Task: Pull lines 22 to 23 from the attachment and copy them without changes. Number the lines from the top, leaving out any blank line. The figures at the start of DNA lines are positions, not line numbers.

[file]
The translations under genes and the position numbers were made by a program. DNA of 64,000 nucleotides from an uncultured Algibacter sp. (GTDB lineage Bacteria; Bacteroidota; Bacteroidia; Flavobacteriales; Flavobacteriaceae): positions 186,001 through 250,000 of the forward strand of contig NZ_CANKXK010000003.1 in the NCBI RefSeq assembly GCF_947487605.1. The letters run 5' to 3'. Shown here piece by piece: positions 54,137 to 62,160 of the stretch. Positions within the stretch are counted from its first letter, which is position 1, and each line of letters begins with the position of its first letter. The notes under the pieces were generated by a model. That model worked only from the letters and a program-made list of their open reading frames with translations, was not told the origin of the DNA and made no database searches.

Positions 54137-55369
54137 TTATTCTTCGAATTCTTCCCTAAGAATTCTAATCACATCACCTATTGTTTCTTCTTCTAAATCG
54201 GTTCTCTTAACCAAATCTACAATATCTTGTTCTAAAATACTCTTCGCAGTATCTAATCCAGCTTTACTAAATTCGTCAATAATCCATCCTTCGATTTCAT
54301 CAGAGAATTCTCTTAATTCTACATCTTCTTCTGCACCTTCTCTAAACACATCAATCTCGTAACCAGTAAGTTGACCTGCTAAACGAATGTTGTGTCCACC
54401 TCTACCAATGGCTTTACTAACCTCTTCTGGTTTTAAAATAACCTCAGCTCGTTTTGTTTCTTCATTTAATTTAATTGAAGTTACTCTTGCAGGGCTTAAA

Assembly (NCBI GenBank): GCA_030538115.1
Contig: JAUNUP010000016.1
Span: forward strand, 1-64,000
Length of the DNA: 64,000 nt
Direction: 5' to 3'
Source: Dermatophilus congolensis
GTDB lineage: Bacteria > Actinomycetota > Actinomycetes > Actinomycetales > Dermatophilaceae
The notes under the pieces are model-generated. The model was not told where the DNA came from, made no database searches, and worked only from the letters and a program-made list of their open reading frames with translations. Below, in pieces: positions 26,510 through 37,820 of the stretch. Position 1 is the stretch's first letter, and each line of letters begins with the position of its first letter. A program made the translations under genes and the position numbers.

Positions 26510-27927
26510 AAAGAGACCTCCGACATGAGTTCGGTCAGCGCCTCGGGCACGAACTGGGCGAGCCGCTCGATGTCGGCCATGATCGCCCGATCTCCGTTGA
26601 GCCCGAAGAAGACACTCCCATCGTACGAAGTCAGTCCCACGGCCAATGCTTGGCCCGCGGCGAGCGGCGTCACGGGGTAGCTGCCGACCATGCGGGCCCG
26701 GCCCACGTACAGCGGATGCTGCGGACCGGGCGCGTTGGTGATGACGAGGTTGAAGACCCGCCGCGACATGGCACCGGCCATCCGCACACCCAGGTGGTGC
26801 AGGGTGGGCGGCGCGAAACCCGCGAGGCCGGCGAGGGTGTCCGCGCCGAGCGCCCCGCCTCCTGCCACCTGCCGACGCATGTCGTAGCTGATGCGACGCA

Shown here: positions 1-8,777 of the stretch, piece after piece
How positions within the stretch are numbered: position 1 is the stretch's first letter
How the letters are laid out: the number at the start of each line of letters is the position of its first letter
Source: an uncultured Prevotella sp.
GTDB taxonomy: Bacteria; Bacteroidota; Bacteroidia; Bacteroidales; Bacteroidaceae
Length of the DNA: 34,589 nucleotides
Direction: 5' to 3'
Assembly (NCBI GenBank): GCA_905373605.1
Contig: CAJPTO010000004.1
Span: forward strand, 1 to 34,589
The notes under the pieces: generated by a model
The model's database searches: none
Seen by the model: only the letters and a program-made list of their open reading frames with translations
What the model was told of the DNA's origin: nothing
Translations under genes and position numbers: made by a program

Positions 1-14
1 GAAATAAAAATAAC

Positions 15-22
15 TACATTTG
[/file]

How the letters are laid out: the number at the start of each line of letters is the position of its first letter
Source: an uncultured Prevotella sp.